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Honoring Our Veterans: Heroines of Colonial America

By Terry Pettee

The women of Colonial America did not fully qualify as citizens of the soon to be established United States of American.  In reality the rights and privilege of full citizenship awaited women 150 years in the future.  Women could not vote nor hold elected office.  They had little opportunity to receive an advanced education and were ostracized from virtually all professions.

Without question, women were banned from military service.  Although men imposed that prohibition, many brave women chose to ignore masculine prejudice in favor of patriotism.

One such woman was Prudence Cumming Wright, resident of Pepperell, Massachusetts.  In 1775 the Minutemen of Pepperell, including her husband, left families and homes to fight the British at Lexington and Concord.  This male absence left the little town Pepperell undefended.  Undefended that is until the women of Pepperell, lead by Prudence Cummings Wright formed the Minutewoman Militia.  This militia of 30 to 40 women selected “Prue” as their commanding officer.

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Prue did not come to her patriotic views without difficulty.  The Cummings family was largely loyal to England throughout the Revolution, particularly her vocal father and two brothers.

In 1775, Pepperell was a small farming community on the border with New Hampshire.  Pepperell’s location between Boston and Montreal, Canada made it one of several ideal British communication routes.  The Minutewomen, by some clandestine means, learned royalist Captain Leonard Whiting of Hollis, New Hampshire and another spy would pass through Pepperell to Boston to pass along important military communications.

The Minutewomen, dressed in men’s uniforms, armed with muskets and pitchforks met Captain Whiting and an accompanying spy at the quaintly covered Jewett’s Bridge near Pepperell.  Captain Whiting was quickly taken prisoner but the rider with him, recognizing Prue Wright, turned his mount around and escaped.  When Whiting was searched, treasonous correspondence was found in his boot.

That escaping spy was Samuel Cummings, Prue’s brother.  Making good on his escape, Samuel Cummings was never again seen in Pepperell.

This incident involving Prue Wright was immortalized in the following poem.

‘Not one further step I ride!
One who rode with Whiting cried
‘Tis my sister Prue! Alas,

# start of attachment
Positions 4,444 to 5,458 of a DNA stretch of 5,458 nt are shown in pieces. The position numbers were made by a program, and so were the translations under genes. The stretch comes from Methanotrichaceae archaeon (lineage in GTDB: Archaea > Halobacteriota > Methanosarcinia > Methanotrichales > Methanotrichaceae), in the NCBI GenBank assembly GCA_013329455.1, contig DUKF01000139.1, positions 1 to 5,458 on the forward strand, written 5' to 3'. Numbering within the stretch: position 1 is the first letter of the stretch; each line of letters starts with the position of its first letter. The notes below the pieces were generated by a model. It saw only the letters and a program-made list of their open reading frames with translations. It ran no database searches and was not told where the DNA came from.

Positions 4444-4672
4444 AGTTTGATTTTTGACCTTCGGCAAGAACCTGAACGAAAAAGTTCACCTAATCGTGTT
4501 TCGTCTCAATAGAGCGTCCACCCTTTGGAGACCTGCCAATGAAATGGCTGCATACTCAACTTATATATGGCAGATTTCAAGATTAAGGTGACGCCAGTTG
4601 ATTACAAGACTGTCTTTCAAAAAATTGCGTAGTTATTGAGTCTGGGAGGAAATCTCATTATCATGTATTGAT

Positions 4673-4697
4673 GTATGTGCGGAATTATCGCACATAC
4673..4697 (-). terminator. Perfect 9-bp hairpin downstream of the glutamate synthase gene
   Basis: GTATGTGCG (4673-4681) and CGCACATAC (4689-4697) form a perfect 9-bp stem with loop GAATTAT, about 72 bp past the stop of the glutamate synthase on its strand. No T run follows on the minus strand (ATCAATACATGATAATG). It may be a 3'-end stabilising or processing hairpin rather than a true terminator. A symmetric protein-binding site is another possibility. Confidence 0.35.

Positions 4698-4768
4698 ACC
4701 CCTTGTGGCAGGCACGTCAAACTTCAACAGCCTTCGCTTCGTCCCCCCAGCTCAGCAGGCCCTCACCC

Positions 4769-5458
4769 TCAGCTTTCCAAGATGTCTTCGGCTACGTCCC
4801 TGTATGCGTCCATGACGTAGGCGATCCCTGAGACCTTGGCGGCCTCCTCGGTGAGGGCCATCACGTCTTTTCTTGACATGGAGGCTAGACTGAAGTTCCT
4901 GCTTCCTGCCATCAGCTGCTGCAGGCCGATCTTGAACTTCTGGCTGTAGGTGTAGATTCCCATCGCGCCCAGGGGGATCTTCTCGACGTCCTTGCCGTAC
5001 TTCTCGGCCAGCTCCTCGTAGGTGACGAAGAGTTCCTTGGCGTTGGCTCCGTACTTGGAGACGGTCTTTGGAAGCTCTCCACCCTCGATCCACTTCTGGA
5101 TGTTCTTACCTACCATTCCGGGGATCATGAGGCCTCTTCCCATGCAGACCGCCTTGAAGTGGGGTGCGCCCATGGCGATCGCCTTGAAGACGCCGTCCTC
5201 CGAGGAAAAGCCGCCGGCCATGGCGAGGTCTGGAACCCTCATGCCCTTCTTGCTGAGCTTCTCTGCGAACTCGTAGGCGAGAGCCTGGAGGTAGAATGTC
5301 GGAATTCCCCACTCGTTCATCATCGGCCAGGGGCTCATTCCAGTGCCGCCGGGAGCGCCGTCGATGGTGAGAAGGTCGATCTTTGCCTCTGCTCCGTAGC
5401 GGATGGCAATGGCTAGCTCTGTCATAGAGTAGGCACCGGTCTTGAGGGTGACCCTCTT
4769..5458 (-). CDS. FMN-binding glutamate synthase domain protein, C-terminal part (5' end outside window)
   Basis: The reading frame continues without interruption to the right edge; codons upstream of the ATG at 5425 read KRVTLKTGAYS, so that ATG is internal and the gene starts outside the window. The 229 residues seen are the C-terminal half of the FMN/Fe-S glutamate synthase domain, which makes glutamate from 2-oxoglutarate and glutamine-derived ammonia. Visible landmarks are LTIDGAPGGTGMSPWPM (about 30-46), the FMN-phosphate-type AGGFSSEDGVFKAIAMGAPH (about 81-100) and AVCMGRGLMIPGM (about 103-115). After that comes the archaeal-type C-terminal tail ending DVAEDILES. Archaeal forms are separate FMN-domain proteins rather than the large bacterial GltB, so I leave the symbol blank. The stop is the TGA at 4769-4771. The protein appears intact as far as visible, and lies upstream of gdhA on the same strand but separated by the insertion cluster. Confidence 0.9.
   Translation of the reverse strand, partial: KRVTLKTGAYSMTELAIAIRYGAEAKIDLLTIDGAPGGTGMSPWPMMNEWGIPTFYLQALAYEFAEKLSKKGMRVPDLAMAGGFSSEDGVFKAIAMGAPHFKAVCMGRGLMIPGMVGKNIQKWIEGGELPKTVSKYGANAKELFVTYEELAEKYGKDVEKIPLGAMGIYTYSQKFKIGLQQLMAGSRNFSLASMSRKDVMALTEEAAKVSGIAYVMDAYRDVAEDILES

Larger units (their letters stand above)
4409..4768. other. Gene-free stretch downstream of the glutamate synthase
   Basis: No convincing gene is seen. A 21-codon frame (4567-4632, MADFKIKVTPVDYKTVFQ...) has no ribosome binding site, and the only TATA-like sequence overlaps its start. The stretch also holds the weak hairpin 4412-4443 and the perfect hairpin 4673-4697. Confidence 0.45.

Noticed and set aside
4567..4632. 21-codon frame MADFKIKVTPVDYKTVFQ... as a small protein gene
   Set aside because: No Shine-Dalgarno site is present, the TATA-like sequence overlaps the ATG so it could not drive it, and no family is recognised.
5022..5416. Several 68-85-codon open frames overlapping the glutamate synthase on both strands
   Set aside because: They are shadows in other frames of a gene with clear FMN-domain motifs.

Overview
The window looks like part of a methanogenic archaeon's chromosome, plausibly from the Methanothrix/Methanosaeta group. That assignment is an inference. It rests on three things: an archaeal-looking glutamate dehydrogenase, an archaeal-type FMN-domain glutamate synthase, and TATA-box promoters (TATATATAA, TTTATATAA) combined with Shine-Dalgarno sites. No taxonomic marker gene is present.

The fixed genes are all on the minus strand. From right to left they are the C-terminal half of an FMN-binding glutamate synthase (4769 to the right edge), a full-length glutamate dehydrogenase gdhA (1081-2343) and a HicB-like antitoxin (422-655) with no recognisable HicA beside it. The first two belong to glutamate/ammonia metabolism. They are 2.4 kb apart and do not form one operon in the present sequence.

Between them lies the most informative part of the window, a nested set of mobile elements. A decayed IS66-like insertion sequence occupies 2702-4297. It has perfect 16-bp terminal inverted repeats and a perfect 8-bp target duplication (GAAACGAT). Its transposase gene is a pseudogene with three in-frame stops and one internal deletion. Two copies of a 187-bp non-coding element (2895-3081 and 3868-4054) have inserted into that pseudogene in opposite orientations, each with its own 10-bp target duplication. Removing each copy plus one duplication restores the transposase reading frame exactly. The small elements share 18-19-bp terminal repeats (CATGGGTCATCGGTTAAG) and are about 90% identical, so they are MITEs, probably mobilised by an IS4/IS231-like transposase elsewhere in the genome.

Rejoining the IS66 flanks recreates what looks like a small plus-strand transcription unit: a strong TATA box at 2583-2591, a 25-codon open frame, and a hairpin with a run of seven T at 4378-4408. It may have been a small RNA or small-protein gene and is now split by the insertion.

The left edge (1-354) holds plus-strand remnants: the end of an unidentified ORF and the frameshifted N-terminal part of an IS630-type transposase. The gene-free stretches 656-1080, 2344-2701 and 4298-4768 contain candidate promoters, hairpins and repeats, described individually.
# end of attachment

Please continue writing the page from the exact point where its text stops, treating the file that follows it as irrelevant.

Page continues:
She would never let me pass
Save when her dead body fell!
I turn back from Pepperell.’

Poem by Annie V. Cuthbertson, published in “Turner’s Public Spirit” of January 15, 1898, Ayer, Mass.

In recognition of the patriotic efforts of the Pepperell Minutewomen, the town council took the unorthodox action of compensating these brave women as it would a male militia.  In order for the compensation to conform to law, the Minutewomen Militia was identified in the minutes of the town council as the Leonard Whiting Guard refraining from any reference to the Minutewomen’s gender.  Their compensation amounted to 7 pounds and 17 shillings, enough in 1775 to purchase four bed sheets and little more than a nearly forgotten footnote in history.

But nevertheless, we remember and honor these heroines of freedom.


Terry Pettee is a graduate of Eastern Michigan University where his undergraduate study prepared him for a career in secondary education.  Prior to attending EMU, he was Editor-In-Chief of the Erie Square Gazette while a student at the St. Clair County Community College.  Between his community college and university years he was Marysville Editor of the St. Clair County Independent Press where he was a newspaper reporter and columnist.  After a brief teaching stint his life’s journey led him into human resource and industrial relations management; a career spanning four decades.  Now retired, Terry writes both Christian value based fiction and non-fiction for his own amusement, which is babble-speak for saying he has only a single published book to his credit.

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